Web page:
Several Wi-Fi articles worthy of mentioning have surfaced recently.
More Nortel Networks executives get charged:
Nortel Networks legal woes just keep getting worse. The blog post "News from Nortel Networks" mentioned that several high level Nortel executives -- CEO, CFO and Controller -- were under investigation by the US Securities and Exchange Commission as well as the Ontario Securities Commission. According to this September 13, 2007 NetworkWorld article the Securities and Exchange Commission charged four additional Nortel executives -- prior vice-presidents of finance for Nortel's Optical, Wireline, Wireless, and Enterprise business units -- for engaging in accounting fraud.
Cisco to purchase Cognio:
Cisco announced that it will purchase Cognio, an industry leader in wireless spectrum/packet analysis and wireless management. In this September 18, 2007 Cisco Investor news release Brett Galloway, vice president and general manager of the Wireless Networking Business Unit said:
"With a strong product and technology portfolio and consistent innovation from a talented group of engineers, Cognio has emerged as the leader in spectrum intelligence technology." Galloway also mentioned that "Wireless spectrum is a strategic asset for our customers, and its management is key to the robust delivery of mobility applications. Cognio's innovation in spectrum intelligence will help ensure Cisco continues to differentiate our ability to deliver our customers rich and dependable end-user mobility experiences."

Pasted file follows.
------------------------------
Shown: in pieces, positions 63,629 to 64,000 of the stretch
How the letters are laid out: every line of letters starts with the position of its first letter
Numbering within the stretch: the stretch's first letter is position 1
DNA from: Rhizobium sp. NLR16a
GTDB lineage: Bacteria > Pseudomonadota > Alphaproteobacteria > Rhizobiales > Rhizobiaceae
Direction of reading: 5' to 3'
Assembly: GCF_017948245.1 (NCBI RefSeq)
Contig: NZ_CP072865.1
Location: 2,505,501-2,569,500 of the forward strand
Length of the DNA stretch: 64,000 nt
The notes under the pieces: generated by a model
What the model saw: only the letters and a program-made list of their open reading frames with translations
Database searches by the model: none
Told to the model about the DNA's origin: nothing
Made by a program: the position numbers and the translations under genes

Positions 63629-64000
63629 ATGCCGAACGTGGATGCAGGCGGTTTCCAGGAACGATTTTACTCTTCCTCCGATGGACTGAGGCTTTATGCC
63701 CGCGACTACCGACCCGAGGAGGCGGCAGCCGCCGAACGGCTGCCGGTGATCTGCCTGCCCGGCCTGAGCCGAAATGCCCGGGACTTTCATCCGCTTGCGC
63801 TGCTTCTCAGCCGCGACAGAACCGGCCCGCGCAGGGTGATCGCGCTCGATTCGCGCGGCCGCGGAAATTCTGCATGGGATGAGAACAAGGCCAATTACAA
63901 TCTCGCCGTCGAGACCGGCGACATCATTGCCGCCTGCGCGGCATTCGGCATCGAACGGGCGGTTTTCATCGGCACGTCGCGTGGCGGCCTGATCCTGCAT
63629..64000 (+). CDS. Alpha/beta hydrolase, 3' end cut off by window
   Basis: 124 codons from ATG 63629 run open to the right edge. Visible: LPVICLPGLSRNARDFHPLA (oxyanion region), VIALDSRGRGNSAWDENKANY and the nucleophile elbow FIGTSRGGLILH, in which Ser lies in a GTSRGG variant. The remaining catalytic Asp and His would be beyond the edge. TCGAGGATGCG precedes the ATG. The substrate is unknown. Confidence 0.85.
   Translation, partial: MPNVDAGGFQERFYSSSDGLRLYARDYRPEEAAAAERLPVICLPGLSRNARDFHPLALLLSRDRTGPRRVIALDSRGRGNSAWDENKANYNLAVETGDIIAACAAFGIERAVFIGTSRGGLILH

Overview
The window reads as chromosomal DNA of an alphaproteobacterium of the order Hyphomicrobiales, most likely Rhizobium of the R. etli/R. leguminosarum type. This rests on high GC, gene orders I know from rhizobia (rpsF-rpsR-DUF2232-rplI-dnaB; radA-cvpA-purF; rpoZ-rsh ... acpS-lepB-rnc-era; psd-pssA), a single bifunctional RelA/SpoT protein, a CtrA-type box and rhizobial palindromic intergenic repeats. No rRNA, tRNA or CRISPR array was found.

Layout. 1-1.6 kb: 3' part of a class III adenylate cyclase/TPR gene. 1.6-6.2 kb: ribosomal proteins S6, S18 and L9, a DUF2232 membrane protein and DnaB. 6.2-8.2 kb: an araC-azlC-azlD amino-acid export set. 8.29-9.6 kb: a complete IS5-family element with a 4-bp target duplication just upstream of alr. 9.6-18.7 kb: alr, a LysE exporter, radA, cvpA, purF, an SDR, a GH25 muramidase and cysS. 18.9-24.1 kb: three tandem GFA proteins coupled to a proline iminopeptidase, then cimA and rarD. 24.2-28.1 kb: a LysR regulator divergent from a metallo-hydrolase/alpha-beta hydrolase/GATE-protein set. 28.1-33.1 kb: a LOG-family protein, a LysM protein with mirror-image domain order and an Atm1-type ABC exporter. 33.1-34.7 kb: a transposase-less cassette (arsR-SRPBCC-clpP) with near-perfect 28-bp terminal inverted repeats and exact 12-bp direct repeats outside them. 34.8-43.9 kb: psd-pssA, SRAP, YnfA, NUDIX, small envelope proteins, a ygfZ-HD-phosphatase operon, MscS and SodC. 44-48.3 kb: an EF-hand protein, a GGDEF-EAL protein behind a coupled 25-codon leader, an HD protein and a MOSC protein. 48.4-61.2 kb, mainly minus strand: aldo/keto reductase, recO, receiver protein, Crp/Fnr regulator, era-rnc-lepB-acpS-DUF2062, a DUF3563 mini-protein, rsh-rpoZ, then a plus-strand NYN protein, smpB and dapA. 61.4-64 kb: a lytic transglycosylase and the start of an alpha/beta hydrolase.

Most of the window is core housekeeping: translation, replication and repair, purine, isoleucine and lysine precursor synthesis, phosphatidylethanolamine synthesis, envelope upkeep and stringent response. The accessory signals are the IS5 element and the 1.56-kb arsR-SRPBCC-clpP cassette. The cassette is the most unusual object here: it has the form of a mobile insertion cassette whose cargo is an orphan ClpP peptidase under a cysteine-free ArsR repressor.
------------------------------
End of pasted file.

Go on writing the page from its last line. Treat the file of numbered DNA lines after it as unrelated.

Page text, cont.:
Cognio will be the 122nd acquisition for Cisco since the company formed.
Maynor finally reveals Apple wireless hack:
Security experts David Maynor -- "Can your wireless network be sidejacked?" and John Ellch -- "Hacking Exposed Wireless is a worthy addition to almost any IT library" -- finally disclosed their controversial exploit for gaining control of Apple computers. The exploit uses a flaw in the Mac's wireless driver as discussed in this paper published by Maynor on Uninformed.org. This September 17, 2007 InfoWorld Article mentions why Maynor waited so long to publish the hack:
"Maynor said that he had been under a nondisclosure agreement, which had previously prevented him from publishing details of the hack. The security researcher wouldn't say who his NDA was with, but that agreement is no longer in force, allowing him to talk about the exploit. I published it now because I can publish it now, he said."
The controversy centers on whether Maynor and Ellch or Apple actually discovered the problem. Many say that publishing the exploit now is a moot point, but Maynor says he just doesn't care what they think. "Let them tear me apart all they want but at the end of the day the technical merit of the paper will stand on its own."